Saturday, November 30, 2019

The Coming of the Son of Man

Mathew 24:36-44 On this first Sunday in Advent, when we hear the words of our Lord:  you must be ready for the Son of Man—we cannot help but think of all the preparations that need to be made before Christmas gets here.  In our minds Advent and Christmas go together.  And to an extent that is true, especially as the season progresses.
To welcome our newborn Savior and King—to understand who it is that sleeps in that cradle and what he has come to do—we do need to be prepared.  But of course those necessary preparations are something completely different than buying and decorating and baking and wrapping.  To be ready to welcome Jesus we need to be prepared spiritually.
We need to be ready to meet him as he continues to make himself present among us in Word and Sacrament—so that we understand that it is his voice that is heard in this place and his real presence received at this altar.  We need to be ready to meet Jesus whenever the Lord may call us home and we need to be ready to meet Jesus when he comes again to be our judge.
This Advent call that we hear today to be ready to meet the Lord is necessary because it is entirely possible to do everything on our to-do list over these next four weeks and still not be spiritually prepared to stand before the Lord.  The busyness of life can overwhelm and drown out the one thing needful.  It has happened before.  Jesus says:
Concerning that day and hour no one knows, not even the angels of heave, nor the Son, but the Father only.  As were the days of Noah, so will be the coming of the Son of Man. For as in those days before the flood they were eating and drinking, marrying and giving in marriage…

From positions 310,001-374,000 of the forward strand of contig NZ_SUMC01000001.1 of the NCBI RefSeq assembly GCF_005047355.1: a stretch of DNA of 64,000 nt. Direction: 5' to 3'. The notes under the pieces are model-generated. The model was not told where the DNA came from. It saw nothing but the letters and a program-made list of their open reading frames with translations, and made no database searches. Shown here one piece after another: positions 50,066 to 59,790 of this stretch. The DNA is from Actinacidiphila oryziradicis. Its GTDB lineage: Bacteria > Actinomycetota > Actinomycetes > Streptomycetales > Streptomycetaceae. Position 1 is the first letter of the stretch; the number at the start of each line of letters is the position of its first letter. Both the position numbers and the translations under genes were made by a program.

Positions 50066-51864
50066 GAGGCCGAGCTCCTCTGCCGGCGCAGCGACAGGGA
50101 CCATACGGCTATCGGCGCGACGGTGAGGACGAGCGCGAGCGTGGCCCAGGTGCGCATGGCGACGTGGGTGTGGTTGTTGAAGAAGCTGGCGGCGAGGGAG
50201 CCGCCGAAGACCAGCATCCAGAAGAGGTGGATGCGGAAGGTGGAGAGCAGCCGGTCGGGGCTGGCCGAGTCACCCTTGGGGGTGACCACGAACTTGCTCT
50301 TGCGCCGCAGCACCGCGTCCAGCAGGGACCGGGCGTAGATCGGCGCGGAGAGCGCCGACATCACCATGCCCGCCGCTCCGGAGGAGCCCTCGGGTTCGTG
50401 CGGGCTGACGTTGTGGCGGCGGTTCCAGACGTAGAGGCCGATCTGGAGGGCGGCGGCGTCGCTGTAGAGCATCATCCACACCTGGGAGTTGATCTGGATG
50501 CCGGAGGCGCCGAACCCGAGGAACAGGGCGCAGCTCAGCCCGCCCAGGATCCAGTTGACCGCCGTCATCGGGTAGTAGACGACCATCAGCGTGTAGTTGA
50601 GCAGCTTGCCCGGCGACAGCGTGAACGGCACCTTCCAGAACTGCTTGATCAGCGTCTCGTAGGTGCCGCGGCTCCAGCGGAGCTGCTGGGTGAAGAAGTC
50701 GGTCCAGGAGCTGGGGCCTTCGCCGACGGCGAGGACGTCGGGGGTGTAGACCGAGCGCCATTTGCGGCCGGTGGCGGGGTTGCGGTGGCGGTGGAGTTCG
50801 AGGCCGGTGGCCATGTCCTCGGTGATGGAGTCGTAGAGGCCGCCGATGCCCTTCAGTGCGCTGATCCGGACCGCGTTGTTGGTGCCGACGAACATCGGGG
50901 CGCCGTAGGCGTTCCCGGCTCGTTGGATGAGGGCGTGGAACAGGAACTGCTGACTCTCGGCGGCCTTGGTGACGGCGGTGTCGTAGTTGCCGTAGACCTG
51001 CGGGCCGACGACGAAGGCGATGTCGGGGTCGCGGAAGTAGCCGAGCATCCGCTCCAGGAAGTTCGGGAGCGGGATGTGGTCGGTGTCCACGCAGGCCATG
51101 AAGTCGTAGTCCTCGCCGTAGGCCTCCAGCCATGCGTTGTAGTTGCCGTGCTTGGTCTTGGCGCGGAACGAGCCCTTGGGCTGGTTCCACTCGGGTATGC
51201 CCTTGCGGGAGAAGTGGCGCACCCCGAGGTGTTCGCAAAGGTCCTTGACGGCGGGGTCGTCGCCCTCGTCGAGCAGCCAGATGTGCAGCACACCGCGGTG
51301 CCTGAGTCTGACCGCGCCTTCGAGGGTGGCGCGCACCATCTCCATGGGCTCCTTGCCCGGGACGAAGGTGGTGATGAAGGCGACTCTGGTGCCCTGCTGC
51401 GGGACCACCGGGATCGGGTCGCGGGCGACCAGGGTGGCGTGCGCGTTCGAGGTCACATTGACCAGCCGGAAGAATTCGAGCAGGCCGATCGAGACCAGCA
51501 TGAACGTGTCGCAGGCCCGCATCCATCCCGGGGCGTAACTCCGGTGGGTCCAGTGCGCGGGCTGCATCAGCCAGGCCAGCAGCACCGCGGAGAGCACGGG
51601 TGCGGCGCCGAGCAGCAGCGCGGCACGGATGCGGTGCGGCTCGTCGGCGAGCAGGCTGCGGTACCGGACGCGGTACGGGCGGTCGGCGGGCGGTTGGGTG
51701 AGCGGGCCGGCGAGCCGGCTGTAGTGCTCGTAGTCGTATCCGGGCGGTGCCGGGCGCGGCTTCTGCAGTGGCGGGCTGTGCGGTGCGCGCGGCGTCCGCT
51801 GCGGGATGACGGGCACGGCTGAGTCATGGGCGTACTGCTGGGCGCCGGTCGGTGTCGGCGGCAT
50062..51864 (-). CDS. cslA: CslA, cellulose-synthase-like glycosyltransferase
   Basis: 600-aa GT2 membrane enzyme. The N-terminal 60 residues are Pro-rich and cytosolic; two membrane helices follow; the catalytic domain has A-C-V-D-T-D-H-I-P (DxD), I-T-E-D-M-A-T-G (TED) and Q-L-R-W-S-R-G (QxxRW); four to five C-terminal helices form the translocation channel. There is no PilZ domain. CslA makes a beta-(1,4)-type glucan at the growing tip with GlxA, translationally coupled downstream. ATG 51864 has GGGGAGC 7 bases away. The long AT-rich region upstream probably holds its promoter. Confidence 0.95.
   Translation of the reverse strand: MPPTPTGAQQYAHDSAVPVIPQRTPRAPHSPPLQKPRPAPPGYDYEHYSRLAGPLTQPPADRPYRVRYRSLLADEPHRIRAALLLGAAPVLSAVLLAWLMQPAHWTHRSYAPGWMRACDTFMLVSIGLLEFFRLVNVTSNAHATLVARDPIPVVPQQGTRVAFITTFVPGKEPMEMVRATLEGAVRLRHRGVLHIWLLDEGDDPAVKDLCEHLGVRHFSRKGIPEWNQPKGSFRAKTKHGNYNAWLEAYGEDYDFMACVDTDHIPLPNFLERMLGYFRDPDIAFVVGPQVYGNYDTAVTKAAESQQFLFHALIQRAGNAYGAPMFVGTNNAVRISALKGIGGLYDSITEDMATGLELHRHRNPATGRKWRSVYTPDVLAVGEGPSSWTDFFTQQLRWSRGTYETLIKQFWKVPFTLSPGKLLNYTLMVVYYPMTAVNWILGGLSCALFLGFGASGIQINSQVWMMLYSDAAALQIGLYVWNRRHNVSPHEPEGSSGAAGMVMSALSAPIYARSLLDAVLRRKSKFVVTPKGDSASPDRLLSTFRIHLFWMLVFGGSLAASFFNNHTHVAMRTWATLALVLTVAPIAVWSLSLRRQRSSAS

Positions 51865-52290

Eating.  Drinking.  Merrymaking.  Parties to attend.  Sounds like the next four weeks, doesn’t it?  Oftentimes we think of ancient people of being somehow different than we are.  But they were just like us.  We think of their lives as being far removed from our own.  But they really weren’t.  They liked to eat and drink and have fun.  They had husbands and wives and children and friends.  There was daily work to attend to and I’m sure that they thought that there was more to do than there were hours in the day just like we do.
It’s not unique to us that the rhythm and busyness of daily life can lull us into spiritual sleep.  That’s what happened to the people of Noah’s day. 
From the creation of the world to the time of Noah the people of the world were caught up in their own lives to the exclusion of God who no longer showed up in their to-do list, so busy were they with the hustle and bustle of life.  But the way that they were living—busy with life but blind to God-- did not please the Lord.  The Bible says that: 
The Lord saw that the wickedness of man was great on the earth, and that every intention of the thoughts of his heart was only evil continually and the earth was filled with violence. 
Sounds eerily familiar, doesn’t it.  Eerily modern.  I bet that if you asked the people about their lives at the time they would have thought that everything, for the most part, was fine.  Sure, there were some bad apples.  Yes, there was crime.  No, they didn’t have a lot of time for God because after all, they were busy with necessities of life.  But that’s just normal, isn’t it?